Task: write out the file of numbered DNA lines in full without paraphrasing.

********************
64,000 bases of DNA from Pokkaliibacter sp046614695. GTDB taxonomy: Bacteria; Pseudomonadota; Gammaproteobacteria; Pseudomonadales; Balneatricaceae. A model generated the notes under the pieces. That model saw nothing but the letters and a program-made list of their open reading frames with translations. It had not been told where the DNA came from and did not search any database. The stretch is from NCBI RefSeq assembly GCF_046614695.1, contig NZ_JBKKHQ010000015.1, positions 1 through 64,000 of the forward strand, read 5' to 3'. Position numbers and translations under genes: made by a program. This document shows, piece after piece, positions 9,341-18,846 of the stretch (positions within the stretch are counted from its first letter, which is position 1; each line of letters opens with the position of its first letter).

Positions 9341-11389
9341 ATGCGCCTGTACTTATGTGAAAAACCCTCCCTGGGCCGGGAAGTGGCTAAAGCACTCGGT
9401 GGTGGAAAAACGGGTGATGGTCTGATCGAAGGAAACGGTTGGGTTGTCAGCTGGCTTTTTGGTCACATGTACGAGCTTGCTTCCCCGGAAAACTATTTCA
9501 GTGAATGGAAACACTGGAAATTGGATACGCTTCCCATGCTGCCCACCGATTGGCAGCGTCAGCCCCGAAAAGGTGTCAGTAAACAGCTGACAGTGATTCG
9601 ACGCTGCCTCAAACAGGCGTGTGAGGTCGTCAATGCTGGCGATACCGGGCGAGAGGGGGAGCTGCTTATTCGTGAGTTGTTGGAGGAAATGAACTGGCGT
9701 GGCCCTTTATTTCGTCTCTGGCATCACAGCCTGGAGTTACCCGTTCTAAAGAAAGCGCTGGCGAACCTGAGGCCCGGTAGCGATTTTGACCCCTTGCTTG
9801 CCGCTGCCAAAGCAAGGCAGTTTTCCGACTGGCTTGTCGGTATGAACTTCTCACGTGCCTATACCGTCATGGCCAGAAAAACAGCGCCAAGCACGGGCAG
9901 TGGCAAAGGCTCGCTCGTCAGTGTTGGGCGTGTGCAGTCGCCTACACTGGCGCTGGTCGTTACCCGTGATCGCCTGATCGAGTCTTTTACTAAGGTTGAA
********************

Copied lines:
64,000 bases of DNA from Pokkaliibacter sp046614695. GTDB taxonomy: Bacteria; Pseudomonadota; Gammaproteobacteria; Pseudomonadales; Balneatricaceae. A model generated the notes under the pieces. That model saw nothing but the letters and a program-made list of their open reading frames with translations. It had not been told where the DNA came from and did not search any database. The stretch is from NCBI RefSeq assembly GCF_046614695.1, contig NZ_JBKKHQ010000015.1, positions 1 through 64,000 of the forward strand, read 5' to 3'. Position numbers and translations under genes: made by a program. This document shows, piece after piece, positions 9,341-18,846 of the stretch (positions within the stretch are counted from its first letter, which is position 1; each line of letters opens with the position of its first letter).

Positions 9341-11389
9341 ATGCGCCTGTACTTATGTGAAAAACCCTCCCTGGGCCGGGAAGTGGCTAAAGCACTCGGT
9401 GGTGGAAAAACGGGTGATGGTCTGATCGAAGGAAACGGTTGGGTTGTCAGCTGGCTTTTTGGTCACATGTACGAGCTTGCTTCCCCGGAAAACTATTTCA
9501 GTGAATGGAAACACTGGAAATTGGATACGCTTCCCATGCTGCCCACCGATTGGCAGCGTCAGCCCCGAAAAGGTGTCAGTAAACAGCTGACAGTGATTCG
9601 ACGCTGCCTCAAACAGGCGTGTGAGGTCGTCAATGCTGGCGATACCGGGCGAGAGGGGGAGCTGCTTATTCGTGAGTTGTTGGAGGAAATGAACTGGCGT
9701 GGCCCTTTATTTCGTCTCTGGCATCACAGCCTGGAGTTACCCGTTCTAAAGAAAGCGCTGGCGAACCTGAGGCCCGGTAGCGATTTTGACCCCTTGCTTG
9801 CCGCTGCCAAAGCAAGGCAGTTTTCCGACTGGCTTGTCGGTATGAACTTCTCACGTGCCTATACCGTCATGGCCAGAAAAACAGCGCCAAGCACGGGCAG
9901 TGGCAAAGGCTCGCTCGTCAGTGTTGGGCGTGTGCAGTCGCCTACACTGGCGCTGGTCGTTACCCGTGATCGCCTGATCGAGTCTTTTACTAAGGTTGAA